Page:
Lost in Translation: A Bilingual Journey (3 stars)

This article is from 2017

Lost in Translation: A Bilingual Journey

Frank and funny tale of living life between two cultures

We first meet Marion Geoffray as her 8-year-old self. She bursts out of her ever-present suitcase and stomps around the stage, singing with gusto. This energy continues throughout, as Marion single-handedly pulls her luggage and the audience through her bilingual journey (performed in a mix of English, French, Gaelic and Occitan).

At first her English stretches only far enough to flirt with an imaginary Prince William (when he had hair), and to sing classic 90s pop. But then she falls in love with London on a school trip, and moves to the big smoke to study drama. This is when the real work begins.

From small talk to dating, Marion relives and relishes all the cringeworthy moments that shaped her. This is a play that any ERASMUS student needs to see. The lack of tiered seating made some viewing awkward and the audience were slow to warm to the interactive parts of the show. But these small hitches will undoubtedly resolve as the run continues.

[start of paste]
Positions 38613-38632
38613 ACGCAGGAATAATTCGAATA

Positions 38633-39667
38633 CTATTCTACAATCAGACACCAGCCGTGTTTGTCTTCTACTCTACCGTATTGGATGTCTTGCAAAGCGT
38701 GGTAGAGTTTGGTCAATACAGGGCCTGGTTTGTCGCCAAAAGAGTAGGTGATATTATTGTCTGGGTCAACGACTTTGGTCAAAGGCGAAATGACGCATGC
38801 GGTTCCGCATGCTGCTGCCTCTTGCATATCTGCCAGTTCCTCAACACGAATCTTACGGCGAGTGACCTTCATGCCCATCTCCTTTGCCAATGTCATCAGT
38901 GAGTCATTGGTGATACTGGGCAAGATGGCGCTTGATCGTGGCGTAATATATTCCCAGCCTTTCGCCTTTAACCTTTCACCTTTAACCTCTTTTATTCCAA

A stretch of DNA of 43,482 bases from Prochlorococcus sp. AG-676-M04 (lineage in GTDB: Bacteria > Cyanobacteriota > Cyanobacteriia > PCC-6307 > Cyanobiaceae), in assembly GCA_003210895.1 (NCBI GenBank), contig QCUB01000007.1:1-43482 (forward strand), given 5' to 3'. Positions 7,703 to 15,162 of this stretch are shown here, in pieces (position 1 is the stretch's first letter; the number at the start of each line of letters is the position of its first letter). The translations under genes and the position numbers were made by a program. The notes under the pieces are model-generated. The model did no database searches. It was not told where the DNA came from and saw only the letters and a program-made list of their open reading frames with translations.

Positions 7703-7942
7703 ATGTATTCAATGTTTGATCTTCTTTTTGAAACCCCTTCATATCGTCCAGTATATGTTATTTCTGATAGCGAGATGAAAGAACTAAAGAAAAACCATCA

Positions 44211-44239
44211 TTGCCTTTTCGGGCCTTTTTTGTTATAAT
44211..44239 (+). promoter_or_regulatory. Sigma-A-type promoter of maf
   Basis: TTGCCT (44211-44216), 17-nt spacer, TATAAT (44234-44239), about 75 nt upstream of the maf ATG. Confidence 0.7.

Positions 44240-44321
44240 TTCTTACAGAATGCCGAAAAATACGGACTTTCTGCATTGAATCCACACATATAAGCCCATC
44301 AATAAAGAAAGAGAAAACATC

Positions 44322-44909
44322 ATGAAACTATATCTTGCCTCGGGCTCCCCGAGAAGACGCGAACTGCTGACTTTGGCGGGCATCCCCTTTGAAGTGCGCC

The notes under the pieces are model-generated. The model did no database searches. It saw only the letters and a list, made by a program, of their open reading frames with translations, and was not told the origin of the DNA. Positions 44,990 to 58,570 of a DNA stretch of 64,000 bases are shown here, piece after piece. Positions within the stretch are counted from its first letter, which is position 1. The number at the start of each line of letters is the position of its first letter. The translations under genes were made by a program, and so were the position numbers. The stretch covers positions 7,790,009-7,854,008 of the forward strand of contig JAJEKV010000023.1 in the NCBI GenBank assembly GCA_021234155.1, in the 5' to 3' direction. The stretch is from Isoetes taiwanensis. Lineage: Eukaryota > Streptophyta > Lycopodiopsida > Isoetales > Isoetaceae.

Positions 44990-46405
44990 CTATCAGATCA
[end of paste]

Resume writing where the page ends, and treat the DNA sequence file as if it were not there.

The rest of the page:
With insightful observations, a willingness to share and an eagerness to educate, Marion is a loveable character who describes what it is to love and live more than one culture. Just don't mention Brexit.

Institut français d'Ecosse, until 28 Aug (not 14 &15, 22), 4pm, £8 (£6).

Lost in Translation: A Bilingual Journey

  • 3 stars

A performance that asks what happens in the mind of a bilingual person.